The Tipping Point

Saturday, July 13th, 2013 – Detroit City FC 3, AFC Cleveland 1

Sunday, July 14th, 2013 – Detroit City FC 1, Erie 4

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I’ve mentioned a few times that, early on, one of my worries about Detroit City FC was that it would suffer the same fate as many lower division clubs in America: play for a year or two and then fold. This concern was justified – before DCFC came along, the area’s most recent outdoor team was Detroit Arsenal, which won the NPSL Championship in 2005 and… folded after 2006.*

Over the course of City’s first two seasons, one could sense a growing level of support with each passing game. Although this hadn’t yet translated into financial success, the wins that piled up helped to lessen my foldophobia. The events of the second weekend of July 2013 cured me for good.

*Detroit Arsenal played its games at Hurley Field in Berkley, as did FC Sparta. Both folded after brief runs. Coincidence? #CurseofHurley

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By winning the Great Lakes Midwest regular season title, DCFC earned the right to host said division’s tournament, the winner of which would move on to the NPSL’s confusing, ad hoc national playoffs.

What stood out most at the games was the atmosphere – the stadium was at near capacity on both days and the whole thing just felt… BIG. It was a spectacle.

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The semi-final, played against Cleveland before a record-crowd of 2634, went the way each of City’s home games had gone in 2013. They controlled possession, produced more chances, and eventually overwhelmed their opponent, 3-1.

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Less than 24 hours later, City suffered its only defeat of the season. They fell behind early, equalized just before the half, then fell behind again and conceded two late goals after throwing everybody forward. The loss came exactly a year to the day after their last loss in a competitive game (7/14/12, 2-1 to Cleveland).

Being unbeaten and losing a final at home was obviously disappointing, but the silver lining was that in just over two years’ time, DCFC had gone from nonexistent to a source of pride that people live and die with.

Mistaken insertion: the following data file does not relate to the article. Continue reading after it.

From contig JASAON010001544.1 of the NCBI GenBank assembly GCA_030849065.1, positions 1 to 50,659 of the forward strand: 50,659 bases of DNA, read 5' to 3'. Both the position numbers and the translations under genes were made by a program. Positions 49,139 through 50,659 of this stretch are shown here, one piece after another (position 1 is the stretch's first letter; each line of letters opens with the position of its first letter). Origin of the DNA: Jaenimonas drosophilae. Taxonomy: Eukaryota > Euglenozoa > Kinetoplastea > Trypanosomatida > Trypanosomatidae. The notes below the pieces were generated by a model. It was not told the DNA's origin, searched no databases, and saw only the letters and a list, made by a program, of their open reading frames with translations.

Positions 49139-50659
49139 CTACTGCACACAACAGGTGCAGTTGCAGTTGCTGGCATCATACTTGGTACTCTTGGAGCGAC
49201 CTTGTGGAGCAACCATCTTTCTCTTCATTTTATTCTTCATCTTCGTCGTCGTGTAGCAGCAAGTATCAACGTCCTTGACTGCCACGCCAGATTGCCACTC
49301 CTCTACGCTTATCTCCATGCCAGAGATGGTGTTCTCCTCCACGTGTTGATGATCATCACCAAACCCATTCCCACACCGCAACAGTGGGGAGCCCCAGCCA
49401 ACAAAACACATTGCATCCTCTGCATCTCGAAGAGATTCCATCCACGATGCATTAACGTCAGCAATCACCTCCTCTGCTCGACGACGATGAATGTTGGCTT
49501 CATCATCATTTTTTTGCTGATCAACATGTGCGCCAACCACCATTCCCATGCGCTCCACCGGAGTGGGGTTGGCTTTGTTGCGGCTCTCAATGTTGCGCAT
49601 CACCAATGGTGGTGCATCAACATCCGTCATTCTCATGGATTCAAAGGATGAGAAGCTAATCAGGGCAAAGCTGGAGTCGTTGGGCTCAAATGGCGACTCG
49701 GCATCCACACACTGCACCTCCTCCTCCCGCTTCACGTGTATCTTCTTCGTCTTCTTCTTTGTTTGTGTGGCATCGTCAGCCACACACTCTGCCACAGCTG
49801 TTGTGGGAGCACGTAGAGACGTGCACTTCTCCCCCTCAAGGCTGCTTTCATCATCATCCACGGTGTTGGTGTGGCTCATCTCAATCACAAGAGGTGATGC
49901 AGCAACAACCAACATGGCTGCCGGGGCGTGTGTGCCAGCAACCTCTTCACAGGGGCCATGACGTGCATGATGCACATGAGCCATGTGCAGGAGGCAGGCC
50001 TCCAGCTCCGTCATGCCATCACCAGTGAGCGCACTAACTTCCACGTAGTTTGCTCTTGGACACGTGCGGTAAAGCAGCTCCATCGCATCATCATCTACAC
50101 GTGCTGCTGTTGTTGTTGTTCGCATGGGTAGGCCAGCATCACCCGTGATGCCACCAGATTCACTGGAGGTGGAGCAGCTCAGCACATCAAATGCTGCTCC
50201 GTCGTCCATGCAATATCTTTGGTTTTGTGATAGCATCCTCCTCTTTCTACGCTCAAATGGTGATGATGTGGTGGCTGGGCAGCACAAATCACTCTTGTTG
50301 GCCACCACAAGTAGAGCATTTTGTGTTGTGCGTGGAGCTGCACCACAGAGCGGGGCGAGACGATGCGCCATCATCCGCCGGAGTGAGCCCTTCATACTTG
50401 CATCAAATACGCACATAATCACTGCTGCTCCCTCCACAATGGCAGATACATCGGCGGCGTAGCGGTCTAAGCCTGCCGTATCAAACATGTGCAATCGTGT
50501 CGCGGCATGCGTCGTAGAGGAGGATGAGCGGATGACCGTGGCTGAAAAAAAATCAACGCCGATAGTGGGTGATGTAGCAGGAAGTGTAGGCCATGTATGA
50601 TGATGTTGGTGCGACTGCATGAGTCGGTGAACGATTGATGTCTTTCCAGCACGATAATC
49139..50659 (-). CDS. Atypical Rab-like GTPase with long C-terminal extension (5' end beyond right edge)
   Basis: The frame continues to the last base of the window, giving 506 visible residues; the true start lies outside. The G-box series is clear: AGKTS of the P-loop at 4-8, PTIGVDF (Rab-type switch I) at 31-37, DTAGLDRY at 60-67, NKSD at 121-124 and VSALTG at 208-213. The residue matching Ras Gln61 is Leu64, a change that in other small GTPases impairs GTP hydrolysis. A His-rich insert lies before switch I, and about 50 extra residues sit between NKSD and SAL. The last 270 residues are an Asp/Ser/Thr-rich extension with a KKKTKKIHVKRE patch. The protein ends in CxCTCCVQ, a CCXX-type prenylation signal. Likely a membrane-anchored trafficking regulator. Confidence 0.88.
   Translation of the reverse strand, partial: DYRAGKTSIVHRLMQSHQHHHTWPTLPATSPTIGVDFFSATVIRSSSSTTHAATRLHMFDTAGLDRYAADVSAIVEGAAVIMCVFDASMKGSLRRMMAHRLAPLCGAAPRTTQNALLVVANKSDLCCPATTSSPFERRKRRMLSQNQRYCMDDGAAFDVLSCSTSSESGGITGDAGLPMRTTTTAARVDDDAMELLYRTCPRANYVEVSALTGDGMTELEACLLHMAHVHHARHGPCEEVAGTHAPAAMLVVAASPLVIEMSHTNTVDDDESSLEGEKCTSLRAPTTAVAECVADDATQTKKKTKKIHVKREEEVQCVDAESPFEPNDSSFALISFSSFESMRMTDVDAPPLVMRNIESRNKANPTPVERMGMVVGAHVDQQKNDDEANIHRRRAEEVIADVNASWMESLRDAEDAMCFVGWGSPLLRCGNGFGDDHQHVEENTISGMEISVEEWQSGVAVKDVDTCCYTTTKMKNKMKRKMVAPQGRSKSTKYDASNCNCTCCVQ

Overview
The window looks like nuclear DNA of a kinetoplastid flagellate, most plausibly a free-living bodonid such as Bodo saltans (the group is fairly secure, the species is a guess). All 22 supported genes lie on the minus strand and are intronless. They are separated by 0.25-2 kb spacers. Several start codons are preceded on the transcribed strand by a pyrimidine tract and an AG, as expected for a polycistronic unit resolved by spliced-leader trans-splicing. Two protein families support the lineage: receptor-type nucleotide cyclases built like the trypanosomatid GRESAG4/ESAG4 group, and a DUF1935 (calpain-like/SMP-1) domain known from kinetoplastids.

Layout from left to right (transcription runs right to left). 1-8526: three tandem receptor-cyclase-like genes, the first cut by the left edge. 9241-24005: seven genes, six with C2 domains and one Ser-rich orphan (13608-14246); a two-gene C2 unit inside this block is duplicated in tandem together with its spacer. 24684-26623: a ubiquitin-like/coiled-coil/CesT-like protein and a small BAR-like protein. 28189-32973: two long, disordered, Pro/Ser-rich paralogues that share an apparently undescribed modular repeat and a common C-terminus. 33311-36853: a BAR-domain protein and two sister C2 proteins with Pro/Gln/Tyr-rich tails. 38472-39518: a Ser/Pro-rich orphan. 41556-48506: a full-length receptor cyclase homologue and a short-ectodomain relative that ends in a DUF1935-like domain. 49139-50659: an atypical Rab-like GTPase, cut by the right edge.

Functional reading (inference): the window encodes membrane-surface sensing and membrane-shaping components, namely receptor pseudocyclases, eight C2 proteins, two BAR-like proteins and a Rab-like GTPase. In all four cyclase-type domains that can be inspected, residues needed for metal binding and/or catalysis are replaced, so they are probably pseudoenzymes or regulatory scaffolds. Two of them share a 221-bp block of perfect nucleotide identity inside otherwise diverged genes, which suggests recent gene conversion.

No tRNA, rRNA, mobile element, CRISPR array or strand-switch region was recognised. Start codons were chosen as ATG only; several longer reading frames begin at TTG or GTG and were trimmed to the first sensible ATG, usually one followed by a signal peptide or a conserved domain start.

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Several of its former players have broken into MLS, and it has become arguably the NPSL’s most well-known franchise. Its supporters have gained national recognition, drawing attention to a 4th-tier league that many were unaware of just a short time ago.

Note the Northern Guard scarf on the table and the DCFC Supporters' Section in the background of the banner.
Note the Northern Guard scarf on the table and the DCFC Supporters’ Section in the background of the banner.

Most important of all, the point has been reached where, for the foreseeable future, folding is no longer a real danger. At this level, clubs and even leagues seem to come and go, and though Detroit City is not yet profitable, the support it has fostered has made it a stable, sustainable organization.

This success comes with downsides – increased scrutiny on crowd behavior at games, more and more local clubs trying to copy the City formula and gain fans for themselves, and for the first time, expectations. After such an incredible 2013 season, and with a large portion of the team returning, winning the division and making a serious push for the NPSL title is not just hoped for, but expected.

Worrying about Detroit City FC’s short term existence has been replaced by worrying about wins and losses. This shows that the club has truly arrived.

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P.S. – Brand new hype video that I can’t possibly leave out:

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6 thoughts on “The Tipping Point”

  1. It’s been great watching the organization flourish and the supporters really get behind their club. Definitely a formula worth copying, and credit to DCFC for pioneering it. And though its fair to be critical of the Duggan move, lumping Grand Rapids into the same category doesn’t seem quite right. GR is 2 hours away and certainly a large enough area to support its own club. As a new GR resident, I don’t see myself driving 2 hrs to Detroit every match day, especially without any existing ties to Detroit club or area. It seems to me like a successful GR club would be beneficial to DCFC.

    1. That’s a fair point. It just seems that because of DCFC’s success, the NPSL thinks the same thing will happen if they put a team in every city in Michigan. I think GR and Lansing will actually do well, but teams like Sparta and Mich. Stars are getting tiresome.

      1. I do agree with you about the expansion concerns. Though I am aware of at least one potential MI team that was turned down this last go round – so seems like the Great Lakes team owners at least are starting to be a little more discriminating. Which eventually will hopefully strengthen the conference. Of course, there are the Sparta teams that are already in to deal with…

        1. In 1999, The then Mid Michigan Bucks competed against 4 other in state clubs. GR has had 3 different clubs that have folded. Too soon? Too dependent on the orange slices/soccer mom crowd? I would like to see a West MI club. One more home/away travel support to invade. Beer to drink. Memories to savor when the “No shit I was there..” stories start.
          Won’t lump GR supporter club in with the seriously delusional Daggan. You deserve better. Or at least a chance. So Good Luck getting a new club going in GR. By the way, That’s my Back Piece. Lettering is next. CTID.

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